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AI And Robots Are Taking Over: Why Developers Will Be The New Factory Workers In 15 Years

Published May 14, 2018 by Jessica Malnik

 

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Yes, this is a controversial headline. But before a bunch of angry developers can throw their pitchforks at me and attack this on Hacker News, this is a nuanced topic like most things in life. While I don’t believe that every single developer job will go away in 15 years, many will.

I’m also not the only one to share this sentiment, and you can find arguments for and against this on Quora, various forum discussions, and even on Wired.

If you search on Google for AI replacing developers, you get tens of thousands of results. In fact, 1 out of every 3 developers worries that their job might be replaced by our AI robot overlords.

I’d argue that the remaining two thirds should be thinking about why they aren’t at least a little concerned about the rapid artificial intelligence developments. A little worry is a good thing. It makes you hone your craft and keeps you from becoming complacent.

To use Nassim Taleb’s metaphor in his bestselling book, Antifragile: when you become complacent in your career, you’ve basically become the turkey on Thanksgiving, and we all know what happens to the turkey. It goes without saying that you really don’t want this to happen.

So why is it that so many working professionals end up heading down this path? They go to work, do roughly the same thing day in and day out, collect their 3% cost of living raises each year, navigate office politics like champs, and get really good at going to meetings and working around corporate red tape. Essentially, they are coasting in their jobs and becoming more complacent by the day. Then one day, they wake up and realize their job has been rendered redundant. While they probably won’t be slaughtered like the aforementioned turkey, they may suddenly find themselves out of a job. While this isn’t happening to developers yet, this is already occurring across other industries. AI isn’t yet incredibly sophisticated, but it is already taking away jobs.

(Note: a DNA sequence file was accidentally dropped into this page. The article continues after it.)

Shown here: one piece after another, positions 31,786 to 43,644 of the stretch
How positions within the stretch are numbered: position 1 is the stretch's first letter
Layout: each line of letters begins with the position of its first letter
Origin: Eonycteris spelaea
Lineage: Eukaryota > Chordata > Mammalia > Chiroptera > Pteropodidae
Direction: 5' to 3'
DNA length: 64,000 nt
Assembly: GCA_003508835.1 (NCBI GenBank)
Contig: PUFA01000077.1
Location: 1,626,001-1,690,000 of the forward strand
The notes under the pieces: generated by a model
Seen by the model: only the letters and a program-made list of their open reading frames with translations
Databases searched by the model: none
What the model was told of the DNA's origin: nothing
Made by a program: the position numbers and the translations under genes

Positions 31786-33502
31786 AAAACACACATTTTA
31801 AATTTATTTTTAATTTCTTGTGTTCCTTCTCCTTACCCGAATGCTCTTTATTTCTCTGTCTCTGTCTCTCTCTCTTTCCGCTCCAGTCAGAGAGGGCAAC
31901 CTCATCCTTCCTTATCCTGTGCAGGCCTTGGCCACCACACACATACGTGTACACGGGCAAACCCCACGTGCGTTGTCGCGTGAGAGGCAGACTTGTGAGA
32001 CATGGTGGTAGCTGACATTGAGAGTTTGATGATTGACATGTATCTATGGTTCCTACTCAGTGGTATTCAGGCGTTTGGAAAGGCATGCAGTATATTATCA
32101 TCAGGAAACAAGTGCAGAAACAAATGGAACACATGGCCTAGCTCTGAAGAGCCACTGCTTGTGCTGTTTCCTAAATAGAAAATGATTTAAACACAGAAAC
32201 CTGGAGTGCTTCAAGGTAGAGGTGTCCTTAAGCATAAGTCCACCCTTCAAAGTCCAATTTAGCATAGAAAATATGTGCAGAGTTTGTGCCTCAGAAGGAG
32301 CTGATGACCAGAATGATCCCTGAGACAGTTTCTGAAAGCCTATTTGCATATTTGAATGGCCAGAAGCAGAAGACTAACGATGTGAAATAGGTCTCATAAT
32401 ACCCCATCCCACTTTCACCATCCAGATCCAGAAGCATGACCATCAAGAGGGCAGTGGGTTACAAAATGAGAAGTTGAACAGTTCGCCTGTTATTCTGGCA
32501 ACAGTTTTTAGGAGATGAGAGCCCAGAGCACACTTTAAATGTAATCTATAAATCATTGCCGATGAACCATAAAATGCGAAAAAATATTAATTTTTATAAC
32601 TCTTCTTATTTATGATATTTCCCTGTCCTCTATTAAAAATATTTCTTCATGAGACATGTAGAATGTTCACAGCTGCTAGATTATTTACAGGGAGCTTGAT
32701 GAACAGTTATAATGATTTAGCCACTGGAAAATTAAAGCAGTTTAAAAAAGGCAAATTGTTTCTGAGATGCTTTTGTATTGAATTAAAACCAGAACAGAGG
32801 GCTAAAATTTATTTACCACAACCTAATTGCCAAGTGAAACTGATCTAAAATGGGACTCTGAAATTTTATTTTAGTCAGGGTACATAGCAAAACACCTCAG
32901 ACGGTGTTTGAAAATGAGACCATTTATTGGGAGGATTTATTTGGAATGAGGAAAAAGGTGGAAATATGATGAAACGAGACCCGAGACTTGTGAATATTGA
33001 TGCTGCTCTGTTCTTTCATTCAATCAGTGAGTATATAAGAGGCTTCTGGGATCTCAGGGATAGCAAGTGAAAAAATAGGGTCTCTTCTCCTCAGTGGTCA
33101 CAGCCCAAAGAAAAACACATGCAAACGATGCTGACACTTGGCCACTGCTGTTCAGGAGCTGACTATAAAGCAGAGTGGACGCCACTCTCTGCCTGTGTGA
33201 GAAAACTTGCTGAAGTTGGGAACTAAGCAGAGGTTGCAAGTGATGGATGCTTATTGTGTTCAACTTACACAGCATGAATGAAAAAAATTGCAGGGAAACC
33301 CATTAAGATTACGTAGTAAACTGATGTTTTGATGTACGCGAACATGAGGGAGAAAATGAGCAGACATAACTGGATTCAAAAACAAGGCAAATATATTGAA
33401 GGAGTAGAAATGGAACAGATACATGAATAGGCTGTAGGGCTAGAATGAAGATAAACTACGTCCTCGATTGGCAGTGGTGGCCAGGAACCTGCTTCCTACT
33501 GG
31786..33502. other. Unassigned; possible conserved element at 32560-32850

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The jobs that are currently on the chopping block in droves are the factory workers, Walmart greeters, cashiers and any other job where 80% or more of the work involves repeatedly pushing a button (or operating heavy machinery).

No matter what the American president promises, these low-skilled jobs are going to continue to disappear at a rapid rate because robots are cheaper, more efficient and less prone to errors. People can only work so many hours in a day. When they work tired - as so many workers today do - they make mistakes, and can break expensive stuff, lose fingers, and any other manner of injury to themselves or others.

At the same time, we’re making serious strides with self-driving cars. Yes, there are lots of hurdles to overcome before everyone will have a car that drives themselves. It is not crazy to think that delivery drivers, couriers, Uber/Lyft drivers, and truckers will start being replaced by robots in the next decade. In an earlier post, we also mentioned how AI is making strides in a lot of other areas. It is creating pretty cool artwork and even writing some basic software code. It might not be the most functional or pretty code, but AI can already write it. You can either fight it or embrace it.

It has never been more dangerous to be a knowledge worker.